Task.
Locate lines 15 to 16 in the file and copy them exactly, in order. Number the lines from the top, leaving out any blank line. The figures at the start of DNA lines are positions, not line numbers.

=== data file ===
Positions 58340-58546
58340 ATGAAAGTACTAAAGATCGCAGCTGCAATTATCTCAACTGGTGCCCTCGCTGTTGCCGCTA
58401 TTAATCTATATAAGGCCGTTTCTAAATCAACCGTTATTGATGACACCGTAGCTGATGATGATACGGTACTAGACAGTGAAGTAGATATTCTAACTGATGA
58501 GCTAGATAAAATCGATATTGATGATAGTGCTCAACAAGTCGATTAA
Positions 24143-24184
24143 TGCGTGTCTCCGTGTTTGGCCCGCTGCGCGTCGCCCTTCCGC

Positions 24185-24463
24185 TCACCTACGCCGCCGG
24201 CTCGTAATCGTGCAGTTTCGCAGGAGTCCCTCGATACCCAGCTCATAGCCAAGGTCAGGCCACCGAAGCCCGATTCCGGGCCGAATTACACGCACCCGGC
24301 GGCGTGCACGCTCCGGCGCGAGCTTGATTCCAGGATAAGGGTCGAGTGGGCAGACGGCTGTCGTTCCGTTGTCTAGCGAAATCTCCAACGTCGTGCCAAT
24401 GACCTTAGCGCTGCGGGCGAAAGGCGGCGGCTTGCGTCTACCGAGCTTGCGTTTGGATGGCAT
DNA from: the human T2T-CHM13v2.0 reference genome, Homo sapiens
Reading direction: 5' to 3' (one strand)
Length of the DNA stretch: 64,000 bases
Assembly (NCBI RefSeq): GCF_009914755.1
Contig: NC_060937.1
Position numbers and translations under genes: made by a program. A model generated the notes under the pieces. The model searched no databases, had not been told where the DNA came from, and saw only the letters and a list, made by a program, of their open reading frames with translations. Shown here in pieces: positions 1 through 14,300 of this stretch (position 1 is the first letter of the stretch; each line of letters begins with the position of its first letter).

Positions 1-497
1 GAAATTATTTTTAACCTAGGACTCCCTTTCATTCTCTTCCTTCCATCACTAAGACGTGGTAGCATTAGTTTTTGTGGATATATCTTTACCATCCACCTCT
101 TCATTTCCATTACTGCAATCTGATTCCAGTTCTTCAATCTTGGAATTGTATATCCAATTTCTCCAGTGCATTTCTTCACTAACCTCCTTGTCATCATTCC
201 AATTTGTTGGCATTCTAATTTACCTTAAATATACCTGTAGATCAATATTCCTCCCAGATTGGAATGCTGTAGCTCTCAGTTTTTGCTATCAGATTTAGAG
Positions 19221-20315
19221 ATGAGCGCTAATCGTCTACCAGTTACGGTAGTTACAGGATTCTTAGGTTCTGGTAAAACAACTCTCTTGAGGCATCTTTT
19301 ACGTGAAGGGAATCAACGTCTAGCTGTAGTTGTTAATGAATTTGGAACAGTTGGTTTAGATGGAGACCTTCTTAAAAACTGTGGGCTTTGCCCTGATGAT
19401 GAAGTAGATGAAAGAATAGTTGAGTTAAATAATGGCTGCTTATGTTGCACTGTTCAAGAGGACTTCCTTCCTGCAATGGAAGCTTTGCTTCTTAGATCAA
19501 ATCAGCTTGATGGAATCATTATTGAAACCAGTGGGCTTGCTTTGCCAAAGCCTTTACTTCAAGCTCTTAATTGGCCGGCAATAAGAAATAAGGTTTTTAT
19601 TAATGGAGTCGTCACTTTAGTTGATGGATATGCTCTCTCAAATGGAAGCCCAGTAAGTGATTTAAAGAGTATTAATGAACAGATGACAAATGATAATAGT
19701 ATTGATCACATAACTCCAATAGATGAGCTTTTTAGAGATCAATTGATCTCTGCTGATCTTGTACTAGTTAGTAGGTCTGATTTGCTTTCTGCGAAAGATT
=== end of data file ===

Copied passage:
Assembly (NCBI RefSeq): GCF_009914755.1
Contig: NC_060937.1